There might also be other factors that will contribute financially, such as data reprocessing costs if using an external agency, so for simplicity I’ve removed these. But be advised, these do exist in many institutions.
Business Data Consumption
This is the stage of the Information Supply Chain where the data is now being consumed and used by the business community to support business operations. Often, the ingested data has
- proliferated to many business supporting systems
- been used as part of business supporting models and calculations
- been used in departmental / LoB reports
- form the basis of customer oriented calculations (risk models, premium calculation, interest calculation etc.)
If there are issues with the data, there are often many places if needs fixing plus it may take significantly more work to identify that there is something wrong with the data. One common action is for Line of Business staff to determine what’s wrong with the data then remediate it themselves (as they probably don’t want to incur the perceived time penalty often associated with returning the data to the start point for remediation there). This is where our financial calculation gets a bit more expensive.
Here is a simplified, worked financial example.
- Each error takes 2 people to fix it
- Each error takes each person, 10 minutes to fix it
- Each person costs £2.50 per minute (fully loaded cost)
- Total Cost per error is £50 (10 minutes * 2 persons * £2.50 per minute per person)
If an organisation had 10,000 errors in total to fix across a year, this would result in a cost of £500,000 per annum. Once again, for sake of simplicity I’m assuming that the appropriate application of Data Governance will fix all discovered data issues.
For this stage of the Information Supply Chain, the potential financial impact of NOT having Data Governance is could be approximately £500,000 per annum.
There could also be other factors that will contribute financially, such as the financial cost of fixing an incorrect premium calculation or the remediation cost associated with an incorrect interest calculation, so for simplicity I’ve removed these. This example has really just looked at the cost associated with remediating data issues and, it could be argued, that there is a much higher cost associated the remediation associated with fixing the decisions made with this data.
Enterprise Data Consumption
This is where the calculations get a bit vaguer, but often larger, than in previous stages of the information Supply Chain. It’s at this stage, where data is used for either strategic purposes or market/regulatory purposes, where the consequences of data issues become very significant if they aren’t caught in time.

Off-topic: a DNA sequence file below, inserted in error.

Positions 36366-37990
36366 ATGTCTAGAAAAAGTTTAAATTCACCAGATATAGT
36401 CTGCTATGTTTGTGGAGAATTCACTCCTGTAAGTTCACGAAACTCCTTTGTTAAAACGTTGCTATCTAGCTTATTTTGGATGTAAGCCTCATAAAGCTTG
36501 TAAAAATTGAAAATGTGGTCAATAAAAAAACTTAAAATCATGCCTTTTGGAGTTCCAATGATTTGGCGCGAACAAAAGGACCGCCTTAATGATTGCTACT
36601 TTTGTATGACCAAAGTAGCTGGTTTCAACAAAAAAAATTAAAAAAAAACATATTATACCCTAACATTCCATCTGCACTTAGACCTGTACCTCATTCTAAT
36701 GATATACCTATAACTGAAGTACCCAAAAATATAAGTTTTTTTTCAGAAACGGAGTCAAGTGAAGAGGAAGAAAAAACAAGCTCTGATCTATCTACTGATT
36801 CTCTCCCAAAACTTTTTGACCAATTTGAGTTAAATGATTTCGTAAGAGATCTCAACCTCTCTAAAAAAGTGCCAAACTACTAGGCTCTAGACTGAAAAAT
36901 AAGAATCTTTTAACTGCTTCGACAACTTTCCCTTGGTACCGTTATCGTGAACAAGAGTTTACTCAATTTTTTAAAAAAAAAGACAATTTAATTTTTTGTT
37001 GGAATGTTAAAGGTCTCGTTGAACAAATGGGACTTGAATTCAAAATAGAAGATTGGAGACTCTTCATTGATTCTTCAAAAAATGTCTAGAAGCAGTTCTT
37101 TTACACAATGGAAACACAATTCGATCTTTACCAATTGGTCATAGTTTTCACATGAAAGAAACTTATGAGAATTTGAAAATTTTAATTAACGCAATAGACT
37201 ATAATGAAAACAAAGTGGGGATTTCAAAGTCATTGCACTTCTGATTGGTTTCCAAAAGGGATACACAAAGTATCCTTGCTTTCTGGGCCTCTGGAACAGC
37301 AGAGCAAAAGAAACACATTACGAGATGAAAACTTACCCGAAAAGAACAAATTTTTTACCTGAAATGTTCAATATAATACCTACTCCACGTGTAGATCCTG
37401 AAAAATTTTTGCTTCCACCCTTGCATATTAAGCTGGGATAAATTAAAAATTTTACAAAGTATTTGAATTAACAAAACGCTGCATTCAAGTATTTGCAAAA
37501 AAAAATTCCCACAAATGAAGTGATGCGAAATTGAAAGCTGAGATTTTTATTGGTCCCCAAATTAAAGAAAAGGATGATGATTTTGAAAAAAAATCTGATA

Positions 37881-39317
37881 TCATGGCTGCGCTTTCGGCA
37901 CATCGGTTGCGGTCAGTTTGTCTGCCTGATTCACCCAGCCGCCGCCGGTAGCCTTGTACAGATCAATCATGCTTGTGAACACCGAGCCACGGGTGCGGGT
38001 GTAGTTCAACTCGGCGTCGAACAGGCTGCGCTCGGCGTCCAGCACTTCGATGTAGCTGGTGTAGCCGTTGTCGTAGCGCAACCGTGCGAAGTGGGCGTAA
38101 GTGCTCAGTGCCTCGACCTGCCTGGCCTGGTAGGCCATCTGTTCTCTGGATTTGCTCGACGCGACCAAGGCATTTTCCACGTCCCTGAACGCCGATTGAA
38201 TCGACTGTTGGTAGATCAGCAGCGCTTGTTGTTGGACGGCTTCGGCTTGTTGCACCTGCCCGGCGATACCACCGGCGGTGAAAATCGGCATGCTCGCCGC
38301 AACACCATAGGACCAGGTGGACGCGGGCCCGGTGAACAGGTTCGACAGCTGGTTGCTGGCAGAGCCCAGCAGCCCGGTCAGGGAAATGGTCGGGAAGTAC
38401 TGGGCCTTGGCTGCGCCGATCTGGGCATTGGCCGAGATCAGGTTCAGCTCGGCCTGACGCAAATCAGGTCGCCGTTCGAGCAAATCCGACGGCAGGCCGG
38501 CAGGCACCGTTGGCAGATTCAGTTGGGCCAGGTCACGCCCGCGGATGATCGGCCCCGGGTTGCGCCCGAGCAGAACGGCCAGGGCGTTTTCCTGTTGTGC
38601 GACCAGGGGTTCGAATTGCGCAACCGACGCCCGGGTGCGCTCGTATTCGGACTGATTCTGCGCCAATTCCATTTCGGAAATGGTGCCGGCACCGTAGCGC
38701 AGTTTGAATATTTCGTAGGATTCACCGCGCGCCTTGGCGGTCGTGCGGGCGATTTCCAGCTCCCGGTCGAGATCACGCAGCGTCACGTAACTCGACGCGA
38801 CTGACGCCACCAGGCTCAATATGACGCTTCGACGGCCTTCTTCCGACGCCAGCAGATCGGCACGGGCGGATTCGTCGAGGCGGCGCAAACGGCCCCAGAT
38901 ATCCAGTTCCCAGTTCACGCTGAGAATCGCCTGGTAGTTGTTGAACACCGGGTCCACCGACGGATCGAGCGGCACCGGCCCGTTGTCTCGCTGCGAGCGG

Some examples of the types of consequences could include:
- An incorrect regulatory filing that could result in a substantial fine
- An incorrect statement about the health of the business, in an annual or quarterly report, that could result in a substantial reduction in the share price of the institution
- Incorrect data, used to create predictions about enterprise-level future sales, that could potentially result in additional expenditure when it’s not required (i.e. hiring more sales people when they aren’t needed)
- Incorrect data, used in capital adequacy planning, that could lead to greater cash retention than required
I could have included more examples but the main point is that each one of these will often carry a financial burden which will often run into hundreds of thousands or millions. Issues with data alone, that create an incorrect view about the wealth or wellbeing of the institution, could lead to sizable amounts of additional money being utilised as the data has caused ‘under-planning’ or ‘over- planning’ issues. ‘Under-planning’ is where the business hasn’t allocated enough capital for planned operations and ‘over-planning’ is where a business has allocated too much capital for planned operations.
By just taking a few of these examples, it’s easy to get a potential financial impact that could run into £millions.
What I’ve tried to demonstrate here is the financial impact associated with NOT having Data Governance as data flows through an Information Supply Chain. What I’ve tried to show with the examples is that the further un-governed data flows through an institution, the more potentially expensive it gets to address the issues it causes.
The purpose of this blog wasn’t to provide a specific answer to a specific question, more to share some thoughts and ideas on how to explain the potential financial impact of NOT having Data Governance. By providing this explanation, it is hoped that more parts of an institution become more active participants in the Governance of Data and that the appropriate budgets are allocated to provide the capabilities necessary to properly Govern Data. These samples should be see in the context of them being part of a broader Data Governance initiative
If you want to understand more about the ‘Impact of Data Issues’, here is a blog I’ve written previously on the subject.